Draw text. “text” may include Unicode characters (e.g. Chinese).
A standard Matlab/Octave char()acter text string is interpreted according to
Screen’s current character encoding setting. By default this is the “system
default locale”, as selected in the language settings of your user account. You
can change the encoding anytime via a call to Screen(‘Preference’,
‘TextEncodingLocale’, newencoding); E.g., for UTF-8 multibyte character encoding
you’d call Screen(‘Preference’,’TextEncodingLocale’,’UTF-8’);
If you have a non-ASCII text string and want to make sure that Matlab or Octave
doesn’t meddle with your string, convert it into a uint8() datatype before
passing to this function.
If you want to pass a string which contains unicode characters directly, convert
the text to a double matrix, e.g., mytext = double(myunicodetext); then pass the
double matrix to this function. Screen will interpret all double numbers
directly as unicode code points.
Unicode text drawing is supported on all operating systems if you select the
default high quality text renderer. Of course you also have to select a text
font which contains the unicode character sets you want to draw - not all fonts
contain all unicode characters.
The following optional parameters allow to control location and color of the
“x” “y” defines the text pen start location. Default is the location of the pen
from previous draw text commands, or (0,0) at startup. “color” is the CLUT index
(scalar or [r g b] triplet or [r g b a] quadruple) for drawing the text; startup
default produces black.
“backgroundColor” is the color of the background area behind the text. By
default, text is drawn transparent in front of whatever image content is stored
in the window. You need to set an explicit backgroundColor and possibly enable
user defined alpha-blending with Screen(‘Preference’, ‘TextAlphaBlending’, 1);
and Screen(‘Blendfunction’, …) to make use of text background drawing.
Appearance of the background + text may be different accross different operating
systems and text renderers, or it may not be supported at all, so this is not a
feature to rely on.
“yPositionIsBaseline” If specified, will override the global preference setting
for text positioning: It defaults to off. If it is set to 1, then the “y” pen
start location defines the base line of drawn text, otherwise it defines the top
of the drawn text. Old PTB’s had a behaviour equivalent to setting 1,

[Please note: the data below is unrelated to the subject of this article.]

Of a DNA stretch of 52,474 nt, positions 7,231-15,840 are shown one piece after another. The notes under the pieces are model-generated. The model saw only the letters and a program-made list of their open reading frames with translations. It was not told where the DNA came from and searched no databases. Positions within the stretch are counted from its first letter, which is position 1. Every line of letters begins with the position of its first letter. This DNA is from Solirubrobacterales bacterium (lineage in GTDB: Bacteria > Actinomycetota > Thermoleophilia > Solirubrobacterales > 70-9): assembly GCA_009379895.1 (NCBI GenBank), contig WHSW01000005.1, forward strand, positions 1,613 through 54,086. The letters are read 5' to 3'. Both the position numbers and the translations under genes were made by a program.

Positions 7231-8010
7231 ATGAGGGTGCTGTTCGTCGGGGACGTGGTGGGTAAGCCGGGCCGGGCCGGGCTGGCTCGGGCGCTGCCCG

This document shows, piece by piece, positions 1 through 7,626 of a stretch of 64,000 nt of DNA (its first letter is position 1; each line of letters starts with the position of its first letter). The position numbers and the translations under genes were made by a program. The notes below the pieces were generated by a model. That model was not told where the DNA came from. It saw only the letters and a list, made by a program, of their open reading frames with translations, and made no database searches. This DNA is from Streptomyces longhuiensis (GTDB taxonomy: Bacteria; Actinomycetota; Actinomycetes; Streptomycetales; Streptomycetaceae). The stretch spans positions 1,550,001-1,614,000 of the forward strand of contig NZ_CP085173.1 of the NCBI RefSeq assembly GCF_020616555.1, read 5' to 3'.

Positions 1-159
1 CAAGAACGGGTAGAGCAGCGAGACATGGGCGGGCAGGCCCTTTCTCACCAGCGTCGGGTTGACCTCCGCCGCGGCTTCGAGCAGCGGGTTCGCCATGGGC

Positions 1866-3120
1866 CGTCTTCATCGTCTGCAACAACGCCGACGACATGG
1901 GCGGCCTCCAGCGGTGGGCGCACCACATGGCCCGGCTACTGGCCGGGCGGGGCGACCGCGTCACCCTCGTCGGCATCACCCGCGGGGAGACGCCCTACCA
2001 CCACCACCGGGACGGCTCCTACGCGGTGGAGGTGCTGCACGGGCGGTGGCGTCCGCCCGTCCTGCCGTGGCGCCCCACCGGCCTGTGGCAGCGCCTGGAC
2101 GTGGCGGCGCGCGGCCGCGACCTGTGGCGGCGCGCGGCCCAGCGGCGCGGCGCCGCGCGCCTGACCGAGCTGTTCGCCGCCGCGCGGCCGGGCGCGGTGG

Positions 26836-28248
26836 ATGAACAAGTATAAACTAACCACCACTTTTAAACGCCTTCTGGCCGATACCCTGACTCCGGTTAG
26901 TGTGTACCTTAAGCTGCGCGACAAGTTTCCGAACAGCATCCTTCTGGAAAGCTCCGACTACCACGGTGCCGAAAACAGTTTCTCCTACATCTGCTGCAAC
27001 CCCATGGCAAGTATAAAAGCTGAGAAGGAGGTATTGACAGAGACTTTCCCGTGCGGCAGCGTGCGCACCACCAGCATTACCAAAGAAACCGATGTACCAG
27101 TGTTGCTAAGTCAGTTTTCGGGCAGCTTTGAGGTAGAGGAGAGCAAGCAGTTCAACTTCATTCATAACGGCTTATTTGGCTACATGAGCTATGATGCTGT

unfortunately this behaviour wasn’t replicated in early versions of
Psychtoolbox-3, so now we stick to the new behaviour by default.
“swapTextDirection” If specified and set to 1, then the direction of the text is
swapped from the default left-to-right to the swapped right-to-left direction,
e.g., to handle scripts with right-to-left writing order like hebrew.
“newX, newY” optionally return the final pen location.
“textHeight” optionally return height of current text string. May return zero if
this is not supported by the current text renderer.
Btw.: Screen(‘Preference’, …); provides a couple of interesting text
preference settings that affect text drawing, e.g., setting alpha blending and
Selectable text renderers: The Screen(‘Preference’, ‘TextRenderer’, Type);
command allows to select among different text rendering engines with different
Type 0 is the legacy OS specific text renderer: On Linux this is implemented as
a fast, but low quality OpenGL display list renderer without any support for
unicode or text anti-aliasing. On MS-Windows, this is currently a GDI based
renderer. On OSX this currently selects Apples CoreText text renderer, which is
slow but does support anti-aliasing, unicode and other features. Normally you
really don’t want to use the type 0 legacy renderer. It is provided for
backwards compatibility to old experiment scripts and may need to get removed
completely in future versions of Psychtoolbox due to circumstances out of our
Type 1 is the high quality renderer: It supports unicode, anti-aliasing, and
many other interesting features. This is a renderer loaded from an external
plugin, and based on FTGL for fast high quality text drawing with OpenGL.
This function doesn’t provide support for text layout. Use the higher level
DrawFormattedText() function if you need basic support for text layout, e.g,
centered text output, line wrapping etc.